What the data appear to disclose is a relatively lower institutional repayment rate by students from for-profit schools that are publicly traded. Upon closer analysis, however, the data really disclose what many have said; the for-profit schools are disproportionately educating Americans from the working classes who qualify for Pell grants at much higher rates. The average percentage of students from large public schools who qualify for Pell grants is 21%. By contrast, the percentage is double for large for-profit schools; 42% of their students qualify for Pell grants. The for-profit sector is serving substantially higher proportions of students from lower income families.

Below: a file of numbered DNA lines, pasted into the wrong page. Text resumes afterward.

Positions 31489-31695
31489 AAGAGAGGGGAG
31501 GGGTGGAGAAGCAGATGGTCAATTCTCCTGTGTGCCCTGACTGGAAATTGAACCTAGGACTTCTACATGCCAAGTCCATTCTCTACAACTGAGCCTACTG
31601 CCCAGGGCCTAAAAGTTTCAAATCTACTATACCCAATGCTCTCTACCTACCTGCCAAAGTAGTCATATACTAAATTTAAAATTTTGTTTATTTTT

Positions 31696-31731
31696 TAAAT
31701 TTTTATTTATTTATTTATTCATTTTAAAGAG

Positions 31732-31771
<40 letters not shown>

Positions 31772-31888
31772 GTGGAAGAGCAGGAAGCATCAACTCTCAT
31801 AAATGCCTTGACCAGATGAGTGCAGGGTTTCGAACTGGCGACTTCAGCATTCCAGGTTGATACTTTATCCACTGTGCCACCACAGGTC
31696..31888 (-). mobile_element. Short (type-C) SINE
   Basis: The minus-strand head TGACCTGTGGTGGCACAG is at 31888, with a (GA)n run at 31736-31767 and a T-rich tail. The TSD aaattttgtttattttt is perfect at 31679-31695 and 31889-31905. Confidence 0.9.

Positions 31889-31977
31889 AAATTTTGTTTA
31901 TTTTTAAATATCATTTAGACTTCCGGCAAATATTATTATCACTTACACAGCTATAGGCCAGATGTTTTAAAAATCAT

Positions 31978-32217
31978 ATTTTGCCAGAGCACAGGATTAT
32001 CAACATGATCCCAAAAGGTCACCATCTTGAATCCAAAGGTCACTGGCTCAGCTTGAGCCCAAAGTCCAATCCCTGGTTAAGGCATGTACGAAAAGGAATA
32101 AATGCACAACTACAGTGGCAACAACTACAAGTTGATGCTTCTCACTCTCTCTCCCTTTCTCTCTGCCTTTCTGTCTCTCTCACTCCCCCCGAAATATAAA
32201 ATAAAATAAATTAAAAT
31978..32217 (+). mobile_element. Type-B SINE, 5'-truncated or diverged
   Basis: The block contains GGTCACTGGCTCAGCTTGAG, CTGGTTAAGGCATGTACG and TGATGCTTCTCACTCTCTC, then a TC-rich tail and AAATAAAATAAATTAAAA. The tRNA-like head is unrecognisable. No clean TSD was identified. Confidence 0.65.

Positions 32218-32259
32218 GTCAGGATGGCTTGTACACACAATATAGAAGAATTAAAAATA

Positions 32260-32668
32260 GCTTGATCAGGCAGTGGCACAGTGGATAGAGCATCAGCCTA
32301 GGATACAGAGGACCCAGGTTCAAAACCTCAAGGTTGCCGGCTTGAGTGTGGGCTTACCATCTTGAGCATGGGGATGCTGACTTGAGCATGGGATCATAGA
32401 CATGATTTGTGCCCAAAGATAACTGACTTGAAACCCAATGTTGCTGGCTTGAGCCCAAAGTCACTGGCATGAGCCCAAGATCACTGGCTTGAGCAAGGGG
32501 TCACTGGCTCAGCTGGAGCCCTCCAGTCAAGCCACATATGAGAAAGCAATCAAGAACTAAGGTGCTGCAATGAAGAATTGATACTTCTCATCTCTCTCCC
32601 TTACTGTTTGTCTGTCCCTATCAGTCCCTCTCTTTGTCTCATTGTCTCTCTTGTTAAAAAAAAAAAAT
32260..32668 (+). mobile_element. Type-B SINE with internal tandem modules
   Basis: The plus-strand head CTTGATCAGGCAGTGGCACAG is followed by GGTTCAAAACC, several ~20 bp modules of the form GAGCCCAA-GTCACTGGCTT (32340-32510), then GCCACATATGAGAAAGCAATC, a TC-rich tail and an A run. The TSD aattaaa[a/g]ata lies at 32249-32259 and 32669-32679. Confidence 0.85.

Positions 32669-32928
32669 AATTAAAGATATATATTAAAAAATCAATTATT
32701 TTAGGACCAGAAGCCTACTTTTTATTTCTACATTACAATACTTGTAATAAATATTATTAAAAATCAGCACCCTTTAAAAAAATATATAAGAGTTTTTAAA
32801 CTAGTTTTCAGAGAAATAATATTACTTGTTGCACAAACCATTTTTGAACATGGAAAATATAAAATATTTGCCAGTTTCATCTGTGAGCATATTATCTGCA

The data do demonstrate higher default rates and lower loan repayment rates from the for-profit sector. But what lies beneath this superficial observation is instructive as policy decisions are made by the Department of Education. In order to understand the data better, a more narrow comparison of more similar large institutions across the three sectors was used. This comparison looked only at institutions with somewhat comparable Pell grant qualification rates between 20% and 39%. The analysis does not include for-profit schools with much higher Pell eligibility and apparently concomitant poorer loan repayment behavior nor does it include private and public schools with much lower Pell eligibility. That approach does show a higher loan default rate and a lower loan repayment rate in the for-profit sector. The default rate was 7% for students from for-profit schools; whereas it was 4% for students from the other two sectors. The loan repayment rate of 41% for this slice of for-profit schools was lower than the 56% and 57% rates respectively for private, nonprofit and public schools. Of course, even in this slice of large schools, we do not have comparable institutions in terms of student income; the for-profit sector had a much higher Pell-eligibility average of 37% compared to an average of 28% among private, nonprofit schools and 25% among public schools. .